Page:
Simon Tyers of Sweeping the Nation looks back on the history of Indietracks…


Simon Tyers, author of the Sweeping the Nation blog, reminisces about his first ever Indietracks experience in 2007…
But for unprecedented precipitation, I might never have gone to the first Indietracks in 2007. For a period of several days, starting on 20th July, flash flooding caused more than 900 homes in Oxfordshire to be evacuated as rivers rose by up to twenty feet, postponing the local Truck Festival for two months.

As someone planning to go to Truck, I was left at home for a weekend wondering what there was to fill the festival gap, when I alighted on this small time DIY event which was taking place on the following weekend, and at a place just an hour down the motorway. It took place at a venue that looked unusual enough, featured new bands that I was interested in and was at a price that, having other stuff to do on the Saturday, meant I could at least afford a day there.

At this time, although I’d long since started blogging and seeking new artists out, I wasn’t connected to the indiepop scene. I’d briefly been on the Sinister mailing list a decade before but I knew nothing of Bowlie (the online hub of the time for indiepop activity) or the popshow community. More to the point, I personally knew nobody there. This was going to be interesting.

And it genuinely seemed like nothing else, a little secret thing in the middle of nowhere where a few bands had decided to pitch up on a warm day. There was no outdoor stage then and pretty much all the food option was the transport cafe. Day trippers looking round the museum grounds would pitch up wondering what was happening. And….was that a farm just there? With llamas? The clientele was as small as all that implies, only getting smaller through the day as bands went home, but that added to the cosiness and community spirit of it all. There was clearly a sub-culture at work waiting to be let out of the bottle.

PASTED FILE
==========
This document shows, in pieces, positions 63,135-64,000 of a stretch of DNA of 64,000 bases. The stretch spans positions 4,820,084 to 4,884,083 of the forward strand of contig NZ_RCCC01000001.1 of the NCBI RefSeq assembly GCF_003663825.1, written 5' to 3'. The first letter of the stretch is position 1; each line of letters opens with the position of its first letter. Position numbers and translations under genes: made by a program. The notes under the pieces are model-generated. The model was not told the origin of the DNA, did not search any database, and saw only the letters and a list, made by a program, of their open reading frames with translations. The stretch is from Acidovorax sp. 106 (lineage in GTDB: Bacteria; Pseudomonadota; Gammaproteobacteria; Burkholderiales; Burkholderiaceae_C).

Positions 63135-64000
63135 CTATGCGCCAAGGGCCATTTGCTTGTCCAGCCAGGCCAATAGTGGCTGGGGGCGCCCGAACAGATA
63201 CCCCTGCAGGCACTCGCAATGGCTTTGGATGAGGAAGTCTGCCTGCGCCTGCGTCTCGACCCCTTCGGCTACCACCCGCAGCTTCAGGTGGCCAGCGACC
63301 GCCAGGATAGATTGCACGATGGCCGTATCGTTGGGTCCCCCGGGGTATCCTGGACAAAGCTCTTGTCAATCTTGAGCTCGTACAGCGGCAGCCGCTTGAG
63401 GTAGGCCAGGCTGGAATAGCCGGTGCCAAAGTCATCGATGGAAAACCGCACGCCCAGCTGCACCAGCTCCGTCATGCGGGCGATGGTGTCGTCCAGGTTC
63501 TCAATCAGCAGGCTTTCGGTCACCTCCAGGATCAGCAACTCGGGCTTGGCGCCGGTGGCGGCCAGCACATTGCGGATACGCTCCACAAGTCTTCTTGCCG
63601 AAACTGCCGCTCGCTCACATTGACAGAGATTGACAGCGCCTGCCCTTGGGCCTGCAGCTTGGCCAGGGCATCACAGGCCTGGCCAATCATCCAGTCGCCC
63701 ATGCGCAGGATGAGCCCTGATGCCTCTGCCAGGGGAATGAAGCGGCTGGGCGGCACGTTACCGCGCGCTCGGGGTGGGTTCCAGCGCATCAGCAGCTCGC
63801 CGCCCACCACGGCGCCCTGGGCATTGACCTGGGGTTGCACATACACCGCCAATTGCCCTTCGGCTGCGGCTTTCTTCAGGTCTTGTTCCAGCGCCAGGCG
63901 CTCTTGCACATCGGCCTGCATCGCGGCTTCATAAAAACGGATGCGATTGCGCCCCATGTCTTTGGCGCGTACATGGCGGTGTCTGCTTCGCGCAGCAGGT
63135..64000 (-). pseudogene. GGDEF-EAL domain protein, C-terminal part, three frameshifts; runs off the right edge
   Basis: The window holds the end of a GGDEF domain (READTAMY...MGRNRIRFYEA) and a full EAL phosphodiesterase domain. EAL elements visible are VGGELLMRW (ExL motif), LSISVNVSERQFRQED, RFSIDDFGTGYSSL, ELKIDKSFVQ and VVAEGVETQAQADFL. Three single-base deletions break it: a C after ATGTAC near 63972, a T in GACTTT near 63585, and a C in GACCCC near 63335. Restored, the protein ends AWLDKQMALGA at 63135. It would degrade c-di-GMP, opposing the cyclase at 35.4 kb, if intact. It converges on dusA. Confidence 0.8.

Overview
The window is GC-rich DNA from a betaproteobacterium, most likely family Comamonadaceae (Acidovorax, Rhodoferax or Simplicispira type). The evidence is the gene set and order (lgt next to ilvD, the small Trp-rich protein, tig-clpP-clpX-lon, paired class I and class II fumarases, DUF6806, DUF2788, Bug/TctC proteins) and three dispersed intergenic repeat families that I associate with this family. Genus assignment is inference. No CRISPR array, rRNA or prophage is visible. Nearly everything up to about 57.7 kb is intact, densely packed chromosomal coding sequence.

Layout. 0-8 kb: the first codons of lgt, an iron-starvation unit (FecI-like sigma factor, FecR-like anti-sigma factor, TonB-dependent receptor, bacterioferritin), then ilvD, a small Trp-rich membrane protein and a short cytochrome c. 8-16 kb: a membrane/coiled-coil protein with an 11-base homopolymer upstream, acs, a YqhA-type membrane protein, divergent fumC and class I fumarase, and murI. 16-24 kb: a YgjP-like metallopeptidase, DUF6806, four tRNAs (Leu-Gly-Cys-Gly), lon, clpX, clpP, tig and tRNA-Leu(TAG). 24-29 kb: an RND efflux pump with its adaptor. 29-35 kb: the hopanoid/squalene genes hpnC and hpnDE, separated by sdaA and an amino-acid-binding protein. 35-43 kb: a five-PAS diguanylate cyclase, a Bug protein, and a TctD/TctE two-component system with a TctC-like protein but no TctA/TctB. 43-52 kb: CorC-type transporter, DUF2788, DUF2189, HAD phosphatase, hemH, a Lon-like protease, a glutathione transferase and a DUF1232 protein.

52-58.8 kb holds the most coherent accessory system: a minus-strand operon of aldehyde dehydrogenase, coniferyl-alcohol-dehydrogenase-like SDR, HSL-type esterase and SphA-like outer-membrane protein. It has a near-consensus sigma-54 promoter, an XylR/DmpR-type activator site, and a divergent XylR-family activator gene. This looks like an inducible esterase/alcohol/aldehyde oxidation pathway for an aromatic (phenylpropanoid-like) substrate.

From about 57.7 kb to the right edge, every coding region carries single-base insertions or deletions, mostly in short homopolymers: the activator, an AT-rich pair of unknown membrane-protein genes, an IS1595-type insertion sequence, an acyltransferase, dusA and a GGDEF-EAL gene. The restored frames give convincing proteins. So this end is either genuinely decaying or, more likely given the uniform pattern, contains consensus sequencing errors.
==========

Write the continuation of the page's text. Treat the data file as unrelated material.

Friends Of The Bride brought their postmodern, well dressed mod-soul croon, and the Indelicates played their bloody-minded blunt agit-indie-folk. The Victorian English Gentlemens Club (VEGC) went for it in the chapel with their Pixies/Wire/Sonic Youth scree, and singer/guitarist Adam Taylor ended up in the pulpit. And it was all great. That still left plenty of scope for falling in love with completely new names – the Chiara L’s, in hock to the Popguns and Calvin Johnson without looking like they knew who either really was. And Wake The President, crisp Orange Juice janglepop led by two bickering twin brothers who end by covering Talking Heads’ Psycho Killer. It stands to reason you’d want to tell people about all this, with the Pocketbooks singalong on the train with lyric booklets and shakers, and MJ Hibbett and the Validators inviting rousing audience participation, or the way Darren Hayman virtually got a moshpit going right at the end by doing Hello Kitten and Pull Yourself Together, before presenting Stuart with a signed programme “to remind him of the wankers who lost him so much money”.

And people did tell others.

Time moved on. Friends Of The Bride split sometime last year, Wake The President sometime this year. The VEGC made an even more warped second album, and the Indelicates continued on their own singular course. By 2008 quite a few people I knew, some even without my cajoling, came to the festival. Moreover I’d discovered the depths of the scene and got into the message boards and blogs, and – ah, why not get the plug in while I can – am putting a warm-up show featuring that self same MJ Hibbett and the Validators, Standard Fare and Lime Chalks on at Leicester Musician on 22nd July.

Indietracks, despite its increase in size and profile, remains a friendly coming together of those disenfranchised by what some now call guitar indie, a clear bijou labour of love and gratitude. And we’re continuously grateful for it in return.